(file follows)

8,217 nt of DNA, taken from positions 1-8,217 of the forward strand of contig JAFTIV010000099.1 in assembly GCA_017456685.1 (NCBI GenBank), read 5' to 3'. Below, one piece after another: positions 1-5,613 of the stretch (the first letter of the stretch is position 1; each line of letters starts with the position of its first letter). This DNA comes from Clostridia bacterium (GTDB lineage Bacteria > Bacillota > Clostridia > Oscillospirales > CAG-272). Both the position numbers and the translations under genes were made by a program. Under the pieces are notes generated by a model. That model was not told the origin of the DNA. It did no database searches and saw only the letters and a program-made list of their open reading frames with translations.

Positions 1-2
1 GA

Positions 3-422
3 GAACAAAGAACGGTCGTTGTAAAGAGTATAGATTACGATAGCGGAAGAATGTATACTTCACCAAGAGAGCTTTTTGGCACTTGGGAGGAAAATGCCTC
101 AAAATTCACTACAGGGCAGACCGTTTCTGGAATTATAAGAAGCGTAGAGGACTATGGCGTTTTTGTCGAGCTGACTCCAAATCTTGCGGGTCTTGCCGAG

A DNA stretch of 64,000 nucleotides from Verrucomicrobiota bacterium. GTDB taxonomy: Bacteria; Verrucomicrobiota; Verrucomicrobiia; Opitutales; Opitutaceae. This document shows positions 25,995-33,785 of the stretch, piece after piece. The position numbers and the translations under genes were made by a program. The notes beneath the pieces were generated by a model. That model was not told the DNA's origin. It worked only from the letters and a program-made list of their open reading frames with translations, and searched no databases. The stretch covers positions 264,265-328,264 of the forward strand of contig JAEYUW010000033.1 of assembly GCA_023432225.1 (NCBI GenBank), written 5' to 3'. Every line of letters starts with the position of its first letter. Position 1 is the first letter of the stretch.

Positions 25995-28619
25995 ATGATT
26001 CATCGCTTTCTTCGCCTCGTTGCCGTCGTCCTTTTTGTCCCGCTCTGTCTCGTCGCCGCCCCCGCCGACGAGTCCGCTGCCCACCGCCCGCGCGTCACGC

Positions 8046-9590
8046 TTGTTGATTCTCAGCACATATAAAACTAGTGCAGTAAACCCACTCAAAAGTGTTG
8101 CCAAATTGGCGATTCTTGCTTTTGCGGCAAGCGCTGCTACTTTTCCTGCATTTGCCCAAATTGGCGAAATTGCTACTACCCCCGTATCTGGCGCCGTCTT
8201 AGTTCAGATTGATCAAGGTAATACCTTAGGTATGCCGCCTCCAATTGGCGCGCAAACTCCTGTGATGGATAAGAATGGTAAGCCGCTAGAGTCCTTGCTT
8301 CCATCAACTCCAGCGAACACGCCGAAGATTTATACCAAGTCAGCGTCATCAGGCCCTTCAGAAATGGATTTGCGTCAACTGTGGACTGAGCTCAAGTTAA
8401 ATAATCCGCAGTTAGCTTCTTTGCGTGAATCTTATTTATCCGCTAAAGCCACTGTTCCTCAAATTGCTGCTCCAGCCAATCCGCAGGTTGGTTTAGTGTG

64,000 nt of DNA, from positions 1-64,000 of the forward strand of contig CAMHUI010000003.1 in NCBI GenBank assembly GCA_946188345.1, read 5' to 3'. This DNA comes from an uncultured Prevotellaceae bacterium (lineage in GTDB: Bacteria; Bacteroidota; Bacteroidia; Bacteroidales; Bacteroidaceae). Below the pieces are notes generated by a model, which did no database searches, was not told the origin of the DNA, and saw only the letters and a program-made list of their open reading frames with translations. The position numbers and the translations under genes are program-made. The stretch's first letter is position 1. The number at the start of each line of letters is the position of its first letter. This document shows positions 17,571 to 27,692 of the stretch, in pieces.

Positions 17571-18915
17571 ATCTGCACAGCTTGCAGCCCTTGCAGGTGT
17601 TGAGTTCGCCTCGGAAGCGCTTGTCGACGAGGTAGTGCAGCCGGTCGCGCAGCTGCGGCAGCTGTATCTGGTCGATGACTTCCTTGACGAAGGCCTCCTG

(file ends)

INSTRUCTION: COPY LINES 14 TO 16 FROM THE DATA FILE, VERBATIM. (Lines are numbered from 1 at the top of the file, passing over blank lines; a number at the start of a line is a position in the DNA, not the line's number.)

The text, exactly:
8201 AGTTCAGATTGATCAAGGTAATACCTTAGGTATGCCGCCTCCAATTGGCGCGCAAACTCCTGTGATGGATAAGAATGGTAAGCCGCTAGAGTCCTTGCTT
8301 CCATCAACTCCAGCGAACACGCCGAAGATTTATACCAAGTCAGCGTCATCAGGCCCTTCAGAAATGGATTTGCGTCAACTGTGGACTGAGCTCAAGTTAA
8401 ATAATCCGCAGTTAGCTTCTTTGCGTGAATCTTATTTATCCGCTAAAGCCACTGTTCCTCAAATTGCTGCTCCAGCCAATCCGCAGGTTGGTTTAGTGTG